A Unistep switch operating. Visible in the animation is the rotor stepping through several contacts. This particular switch features a number of rows of contacts. While some stepping switches feature two coils (one to advance the contacts forward and another to reset the contacts to the ‘home’ position this switch has only one coil. To reset the switch to the starting position it is advanced repeatedly until a set of contacts on top of the switch is closed.
Two-axis (Strowger) Switches
In operation, switches were housed in cans and mounted on racks. The actual motion of the switch is in two axes: the switch can step in an up/down direction (or rather up and ‘reset to home’ position) as well as in a rotary direction like the uniselector above.
The actual switch contains three electromagnetic coils: one to step the switch Upwards to the next deck of contacts, one to rotate the contacts one position right on the deck of contacts, and a third to reset the entire switch to the ‘home’ position in which the contacts rotate completely to the left and drop to the bottom of the deck.
The switch mechanism is pictured to the left, along with the contact bank mounted below this mechanism.
Switching Mechanism (Trunking)
A single two-axis Strowger switch can be used to replace the eleven switches of the previous example by simply using the first set of dialing pulses to step the switch upwards to a bank of contacts then using the second set of pulses to rotate the contacts to the destination line. In this respect, the switch resembles a stack of ten uniselector-type switches.
A more efficient use of these switches involves the use of trunking in which dialing pulses step the wipers upwards after which a circuit attached to the switch automatically rotates the contacts until a free trunk line connecting this switch to the next is found. In the example above the digit ‘6’ is dialed which causes the contacts to step up six levels at which point the wipers rotate repeatedly until a free trunk line is found connecting it to the next switch (which in turn handles the next digit dialed). In the above example the first three trunk lines (green contacts) are already in use and so unavailable until the fourth trunk line (free, in red) is located at which point the incoming line is connected to this output.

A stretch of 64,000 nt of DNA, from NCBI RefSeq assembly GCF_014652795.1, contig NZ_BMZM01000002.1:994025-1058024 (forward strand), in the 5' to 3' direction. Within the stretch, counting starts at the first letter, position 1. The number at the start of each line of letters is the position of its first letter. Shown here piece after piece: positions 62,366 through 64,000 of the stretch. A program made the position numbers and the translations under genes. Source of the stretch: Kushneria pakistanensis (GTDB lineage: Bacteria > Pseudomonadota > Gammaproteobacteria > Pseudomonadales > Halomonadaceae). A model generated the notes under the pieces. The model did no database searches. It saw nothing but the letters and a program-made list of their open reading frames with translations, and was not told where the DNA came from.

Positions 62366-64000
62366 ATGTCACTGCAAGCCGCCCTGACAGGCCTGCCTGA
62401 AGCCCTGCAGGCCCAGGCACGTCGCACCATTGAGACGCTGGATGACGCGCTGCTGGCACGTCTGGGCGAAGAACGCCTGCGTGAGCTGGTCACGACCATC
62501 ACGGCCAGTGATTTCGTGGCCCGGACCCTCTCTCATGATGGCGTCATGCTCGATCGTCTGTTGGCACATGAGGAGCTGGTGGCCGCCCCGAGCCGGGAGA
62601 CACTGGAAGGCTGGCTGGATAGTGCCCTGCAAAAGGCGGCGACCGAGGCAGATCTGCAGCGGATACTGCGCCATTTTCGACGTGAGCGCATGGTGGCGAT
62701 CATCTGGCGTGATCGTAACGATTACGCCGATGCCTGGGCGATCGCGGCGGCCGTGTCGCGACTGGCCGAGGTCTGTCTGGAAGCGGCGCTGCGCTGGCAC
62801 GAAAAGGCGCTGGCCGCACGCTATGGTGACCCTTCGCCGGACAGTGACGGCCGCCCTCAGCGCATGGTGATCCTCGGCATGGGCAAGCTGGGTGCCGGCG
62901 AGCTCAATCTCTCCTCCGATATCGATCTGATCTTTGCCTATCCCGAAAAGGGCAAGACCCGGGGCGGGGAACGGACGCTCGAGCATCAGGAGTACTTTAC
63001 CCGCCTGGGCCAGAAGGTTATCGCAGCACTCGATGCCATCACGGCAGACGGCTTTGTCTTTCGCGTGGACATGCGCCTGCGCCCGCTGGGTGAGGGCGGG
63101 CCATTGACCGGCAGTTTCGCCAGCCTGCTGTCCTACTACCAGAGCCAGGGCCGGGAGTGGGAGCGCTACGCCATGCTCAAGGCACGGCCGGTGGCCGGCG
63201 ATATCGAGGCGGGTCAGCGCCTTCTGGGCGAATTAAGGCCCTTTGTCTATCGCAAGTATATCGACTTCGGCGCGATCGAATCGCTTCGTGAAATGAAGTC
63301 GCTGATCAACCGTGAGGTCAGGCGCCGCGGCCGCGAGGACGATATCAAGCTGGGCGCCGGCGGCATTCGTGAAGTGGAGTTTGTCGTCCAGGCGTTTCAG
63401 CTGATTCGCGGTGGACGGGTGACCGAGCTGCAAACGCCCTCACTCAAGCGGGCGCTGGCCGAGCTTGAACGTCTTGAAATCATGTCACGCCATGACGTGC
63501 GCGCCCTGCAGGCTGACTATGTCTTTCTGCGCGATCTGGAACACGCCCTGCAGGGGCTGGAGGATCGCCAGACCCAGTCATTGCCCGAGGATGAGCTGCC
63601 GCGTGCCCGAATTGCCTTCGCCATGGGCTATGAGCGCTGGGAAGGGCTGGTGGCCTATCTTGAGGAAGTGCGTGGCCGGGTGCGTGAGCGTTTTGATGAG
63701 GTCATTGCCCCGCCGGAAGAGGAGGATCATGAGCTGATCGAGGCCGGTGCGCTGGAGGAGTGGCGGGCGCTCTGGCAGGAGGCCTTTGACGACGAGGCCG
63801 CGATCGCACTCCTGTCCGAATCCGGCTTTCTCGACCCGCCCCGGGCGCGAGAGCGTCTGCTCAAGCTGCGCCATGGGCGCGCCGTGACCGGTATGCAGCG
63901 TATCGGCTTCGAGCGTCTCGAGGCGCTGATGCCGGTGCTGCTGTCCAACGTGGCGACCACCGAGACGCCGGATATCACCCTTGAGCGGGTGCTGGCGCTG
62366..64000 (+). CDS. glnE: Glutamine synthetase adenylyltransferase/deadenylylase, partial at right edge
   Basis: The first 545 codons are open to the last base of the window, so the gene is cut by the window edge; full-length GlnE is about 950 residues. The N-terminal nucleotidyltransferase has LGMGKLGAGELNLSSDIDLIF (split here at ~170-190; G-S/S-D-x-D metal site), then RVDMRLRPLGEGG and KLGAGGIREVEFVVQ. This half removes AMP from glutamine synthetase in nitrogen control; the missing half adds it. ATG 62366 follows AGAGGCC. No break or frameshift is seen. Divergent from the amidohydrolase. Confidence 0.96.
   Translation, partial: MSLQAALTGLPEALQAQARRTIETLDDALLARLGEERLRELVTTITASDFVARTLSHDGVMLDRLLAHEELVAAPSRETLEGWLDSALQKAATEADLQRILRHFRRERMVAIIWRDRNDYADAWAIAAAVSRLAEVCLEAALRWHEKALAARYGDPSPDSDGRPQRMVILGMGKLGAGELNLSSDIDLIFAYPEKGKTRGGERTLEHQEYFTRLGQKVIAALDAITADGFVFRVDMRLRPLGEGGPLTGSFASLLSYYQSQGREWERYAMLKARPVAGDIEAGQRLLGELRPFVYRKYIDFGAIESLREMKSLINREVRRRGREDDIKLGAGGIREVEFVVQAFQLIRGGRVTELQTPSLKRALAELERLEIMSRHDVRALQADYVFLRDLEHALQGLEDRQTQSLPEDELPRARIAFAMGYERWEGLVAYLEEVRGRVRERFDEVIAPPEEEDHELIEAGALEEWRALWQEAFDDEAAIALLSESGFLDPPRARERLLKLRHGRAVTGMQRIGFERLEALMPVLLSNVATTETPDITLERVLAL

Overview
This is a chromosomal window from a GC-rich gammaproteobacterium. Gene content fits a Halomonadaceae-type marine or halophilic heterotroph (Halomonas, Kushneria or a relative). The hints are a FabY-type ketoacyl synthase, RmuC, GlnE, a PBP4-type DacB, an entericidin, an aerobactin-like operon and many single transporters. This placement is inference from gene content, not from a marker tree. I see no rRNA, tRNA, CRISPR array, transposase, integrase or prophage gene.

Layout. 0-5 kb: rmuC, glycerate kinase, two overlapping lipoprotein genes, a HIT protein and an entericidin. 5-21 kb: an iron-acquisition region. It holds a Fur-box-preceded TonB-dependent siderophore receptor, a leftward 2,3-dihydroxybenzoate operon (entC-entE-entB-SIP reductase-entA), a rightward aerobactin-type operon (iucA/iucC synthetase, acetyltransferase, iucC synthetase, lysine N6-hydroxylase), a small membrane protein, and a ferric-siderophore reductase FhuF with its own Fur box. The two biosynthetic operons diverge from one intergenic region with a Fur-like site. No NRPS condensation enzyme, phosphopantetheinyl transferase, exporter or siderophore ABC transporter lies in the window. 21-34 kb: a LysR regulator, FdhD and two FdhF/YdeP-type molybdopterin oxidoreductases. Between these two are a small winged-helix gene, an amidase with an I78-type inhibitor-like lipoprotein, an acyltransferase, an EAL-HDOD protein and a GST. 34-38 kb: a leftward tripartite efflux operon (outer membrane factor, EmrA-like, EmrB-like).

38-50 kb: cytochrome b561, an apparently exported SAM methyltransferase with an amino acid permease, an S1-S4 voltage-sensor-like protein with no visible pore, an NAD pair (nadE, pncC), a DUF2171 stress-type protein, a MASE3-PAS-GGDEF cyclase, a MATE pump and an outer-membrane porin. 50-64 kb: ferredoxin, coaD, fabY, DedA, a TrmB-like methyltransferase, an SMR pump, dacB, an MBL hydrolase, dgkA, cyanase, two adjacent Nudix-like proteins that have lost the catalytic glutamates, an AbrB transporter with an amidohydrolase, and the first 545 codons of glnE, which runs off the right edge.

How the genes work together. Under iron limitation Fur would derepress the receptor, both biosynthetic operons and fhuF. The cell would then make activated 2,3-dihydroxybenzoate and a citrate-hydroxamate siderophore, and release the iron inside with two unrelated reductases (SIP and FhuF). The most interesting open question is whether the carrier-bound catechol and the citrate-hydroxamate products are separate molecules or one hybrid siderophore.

Continuing with the analysis of trunking the above example shows a three-number exchange (this is exactly what the town I live-in had during the early part of the last century as I’ve seen early advertisements with three-digit phone numbers). The first Strowger switch on the left is a rotary ‘hunter’ switch which looks for an off-hook telephone placing a call. When a phone is taken off the hook the line voltage (normally 48 volts) drops to about 12 volts. A selector hunter rotary switch sweeps across all incoming lines until a ground, indicating an off-hook line is found, it establishes a connection to the next switch, a selector which provides dialtone, and actually handles the first digit. In the case of this example, both selectors are free in this example and so the first one (top) is chosen. The subscriber then dials the first digit ‘5’ at which point the selector steps UP five levels. There is a pause between dialed digits now during which the switch rotates to find the next free selector in the chain … in this example the second selector (called a connector as we shall see) is busy so the next on in the chain (bottom right) is selected. There can be any number of selectors in the chain – for a five-digit dialing scheme there would be three sets of selectors. However if all digits are not required, in some offices selectors can be set to absorb digits. The complete switch chain for a seven-digit system may be seen here – it will help clarify the arrangement of switches in the system.